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Windows 8/HTML5 and Responsive Web Design

07.23.2012
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It all started with Responsive Web Design, an article by Ethan Marcotte on A List Apart. Essentially, the article proposed addressing the ever-changing landscape of devices, browsers, screen sizes and orientations by creating flexible, fluid and adaptive Web sites. Instead of responding to today’s needs for a desktop Web version adapted to the most common screen resolution, along with a particular mobile version (often specific to a single mobile device), the idea is to approach the issue the other way around: use flexible and fluid layouts that adapt to almost any screen.

Core Concepts

Three key technical features are the heart of responsive Web design:

  • Media queries and media query listeners
  • A flexible grid-based layout that uses relative sizing
  • Flexible images and media, through dynamic resizing or CSS

Truly responsive Web design requires all three features to be implemented.

The key point is adapting to the user’s needs and device capabilities. Suppose a mobile user will be viewing your site on a small screen. Taking the user’s needs into account doesn’t just mean adapting your content to the screen size. It also means thinking about what that mobile user will require first when visiting your site and then laying out the content accordingly. Maybe you’ll present the information in a different order. Don’t assume the user won’t need access to all the site information because she’s on a mobile device. You might need to change the fonts or interaction areas to respond better to a touch environment. All these factors influence responsive Web design.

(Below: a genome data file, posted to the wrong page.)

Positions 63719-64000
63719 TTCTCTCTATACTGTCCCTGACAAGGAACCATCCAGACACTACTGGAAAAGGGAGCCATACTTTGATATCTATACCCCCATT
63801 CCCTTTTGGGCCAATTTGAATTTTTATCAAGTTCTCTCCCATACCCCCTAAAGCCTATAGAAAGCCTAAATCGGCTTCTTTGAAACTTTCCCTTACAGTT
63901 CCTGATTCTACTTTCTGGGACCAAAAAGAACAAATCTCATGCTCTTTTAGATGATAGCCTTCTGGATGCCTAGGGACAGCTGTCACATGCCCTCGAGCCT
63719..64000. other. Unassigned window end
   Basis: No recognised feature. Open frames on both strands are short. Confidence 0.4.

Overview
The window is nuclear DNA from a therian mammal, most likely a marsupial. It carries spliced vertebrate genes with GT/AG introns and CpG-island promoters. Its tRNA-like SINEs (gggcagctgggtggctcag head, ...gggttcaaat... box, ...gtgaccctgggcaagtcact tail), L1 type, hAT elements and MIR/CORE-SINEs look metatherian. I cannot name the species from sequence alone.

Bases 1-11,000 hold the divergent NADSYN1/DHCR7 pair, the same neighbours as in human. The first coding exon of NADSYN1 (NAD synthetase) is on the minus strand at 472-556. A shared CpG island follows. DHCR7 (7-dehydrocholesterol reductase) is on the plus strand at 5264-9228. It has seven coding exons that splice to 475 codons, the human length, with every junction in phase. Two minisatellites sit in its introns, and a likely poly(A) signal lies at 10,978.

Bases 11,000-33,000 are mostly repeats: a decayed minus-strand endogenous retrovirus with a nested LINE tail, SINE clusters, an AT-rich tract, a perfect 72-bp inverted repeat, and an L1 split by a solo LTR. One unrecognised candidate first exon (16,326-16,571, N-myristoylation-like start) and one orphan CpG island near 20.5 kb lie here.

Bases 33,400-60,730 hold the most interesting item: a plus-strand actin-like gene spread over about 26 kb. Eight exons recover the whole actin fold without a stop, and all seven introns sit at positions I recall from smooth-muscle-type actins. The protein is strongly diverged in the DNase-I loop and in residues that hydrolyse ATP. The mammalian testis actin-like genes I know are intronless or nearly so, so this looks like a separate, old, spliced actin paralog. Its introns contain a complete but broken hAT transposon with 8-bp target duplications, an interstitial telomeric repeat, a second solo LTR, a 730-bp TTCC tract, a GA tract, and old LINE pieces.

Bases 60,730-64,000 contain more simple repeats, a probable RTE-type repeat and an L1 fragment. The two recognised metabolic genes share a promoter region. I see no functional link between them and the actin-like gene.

While mobile devices are changing the display landscape, with the appearance of more and more small screens, don’t forget what’s happening at the other end of the spectrum. Displays are also getting larger and larger. Having to serve both segments shouldn’t stop designers from being innovative on either. 

Media Queries

Starting with CSS 2.1, media types were used to apply CSS for both screen and print. You might remember these media types:

<link rel="stylesheet" type="text/css" href="style.css" media="screen" />
    <link rel="stylesheet" type="text/css" href="printfriendly.css" media="print" />

That was it! Luckily, the W3C improved media queries in CSS3, moving them a big step forward.